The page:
50 students from Lucan Community College and Moate Community School visited the IMR Lab in Mullingar as part of Industry4.E citizen engagement activities during Engineers Week. The students were introduced to what Industry 4.0 is and the different technologies that are being used in Smart Factories. They also took part in a Sustainable Manufacturing workshop, as one of the main goals of these emerging technologies is to make production operate in a flexible, efficient and sustainable way. The various demonstrations were delivered by IMR researchers. Overall, the workshop was successful. Students seemed interested by how objects are made and the impact they have on the environment.
Brendan and Frank, both Robotics interns, ran a robotic demonstration on the UR 3 robot. They showed the students and teachers a pre-programmed operation that involved locating, picking and placing a ball. A short description and some technical information of the robots was described. The fundamental controls of the robot were explained and then each student was given the opportunity to take control of the robot. A short program was then compiled from each of the students’ inputted movements. As this new program was running any questions posed by the students were answered as well as a conversation about the present, and future, of robotics.
The UX Designer Andra ran a Virtual Reality (VR) game with the students and teachers. The game consisted of a desk on which there were several items and the aim was to assemble those pieces into a product. Once they finished assembling the product, they had to place it on another table, and then the game was finished. The main goal of the game was to resemble and show the public how VR can be used in manufacturing companies as a training tool. When possible, Andra talked with few groups about the impact VR can have in different disciplines as well, for instance in education, product design, and architecture. Students showed a lot of interest and seemed to really enjoy the VR experience.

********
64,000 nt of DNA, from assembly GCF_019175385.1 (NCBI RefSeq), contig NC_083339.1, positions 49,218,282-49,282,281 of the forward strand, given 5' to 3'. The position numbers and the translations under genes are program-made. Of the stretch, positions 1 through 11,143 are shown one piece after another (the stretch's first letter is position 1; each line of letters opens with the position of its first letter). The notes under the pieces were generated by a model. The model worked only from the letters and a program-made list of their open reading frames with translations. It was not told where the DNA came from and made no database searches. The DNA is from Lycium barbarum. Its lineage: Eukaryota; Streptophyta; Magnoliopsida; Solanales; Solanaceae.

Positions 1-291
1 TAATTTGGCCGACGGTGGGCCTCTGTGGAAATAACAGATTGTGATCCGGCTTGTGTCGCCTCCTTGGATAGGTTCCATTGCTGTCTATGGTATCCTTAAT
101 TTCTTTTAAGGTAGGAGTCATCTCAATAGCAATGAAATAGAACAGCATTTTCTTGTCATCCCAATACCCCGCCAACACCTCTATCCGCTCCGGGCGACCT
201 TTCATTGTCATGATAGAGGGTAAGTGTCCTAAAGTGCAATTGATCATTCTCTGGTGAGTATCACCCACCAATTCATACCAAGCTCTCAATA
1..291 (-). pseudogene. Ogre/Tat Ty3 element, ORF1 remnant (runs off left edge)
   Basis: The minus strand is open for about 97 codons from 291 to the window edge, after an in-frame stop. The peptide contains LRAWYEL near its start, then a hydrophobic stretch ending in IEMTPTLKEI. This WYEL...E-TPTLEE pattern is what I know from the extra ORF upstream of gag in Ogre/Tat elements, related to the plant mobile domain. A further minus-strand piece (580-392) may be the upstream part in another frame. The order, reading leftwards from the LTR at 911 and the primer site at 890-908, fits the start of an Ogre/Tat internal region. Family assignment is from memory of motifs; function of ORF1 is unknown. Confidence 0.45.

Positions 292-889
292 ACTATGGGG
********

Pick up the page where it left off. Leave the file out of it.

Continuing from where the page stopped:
AI - Artificial Intelligence
Students and teachers learnt a bit more about Artificial Intelligence (AI) with Isabel, a Data Analytics Researcher at IMR. She introduced them to the AI and Machine Learning (ML) concepts through three activities. The first one resembled the Image Analytics techniques used by several companies such as Facebook to identify the person in a picture and match it with a name. The other two games were computer based, the first one uses ML to try and guess what the user is drawing while the second one uses Neural Networks to create an association between words, the stronger the association the higher the score the player would get. Students finished the activity understanding that any AI project consists of training a computer to think by itself by giving it loads of data. The computer is then able to make predictions based on this data
Researchers Océane and Beatriz took the students on a tour of the lab where they saw different additive manufacturing systems and applications of additive manufacturing in a diverse range of sectors such as medical devices, construction or even clothing. They ran through the lab seeing the rest of the facilities, including the robotic pipeline, which uses collaborative robots, introduced to the students previously.
Sustainable Manufacturing workshop with Circular Economy Researchers
For the Sustainable Manufacturing workshop, Romain and Dr Adriana, Circular Economy Researchers, started by giving a case study on how chocolate is very unsustainable at the moment (socially, economically and environmentally). And towards the end, they finished on a positive note saying that citizens can indeed make the right choice for the good reasons and distributed chocolate. The price question was raised, answered very well by the Moate teacher. He drew a parallel between the slightly more elevated price to pay for a fair-trade product, and the farmers situation in Ireland who do not get enough money because the price of their products is set at a very low bar. Chocolate distributed was Tony’s Chocolonely.
The chocolate example is powerful because it shows children who are the same age as the students being forced to work with extremely low wages to survive. It allows them to put things into perspective.
Product Life Cycle
Researchers ran a workshop to help the students understand the concept of product life cycle and how impacting it can reduce CO2 emissions and waste. The practical case studies were looking at the examples of cars, mobile phones and blue jeans. Some resources were obtained from the circular classroom project (Finnish project to teach circular economy to secondary/tertiary students).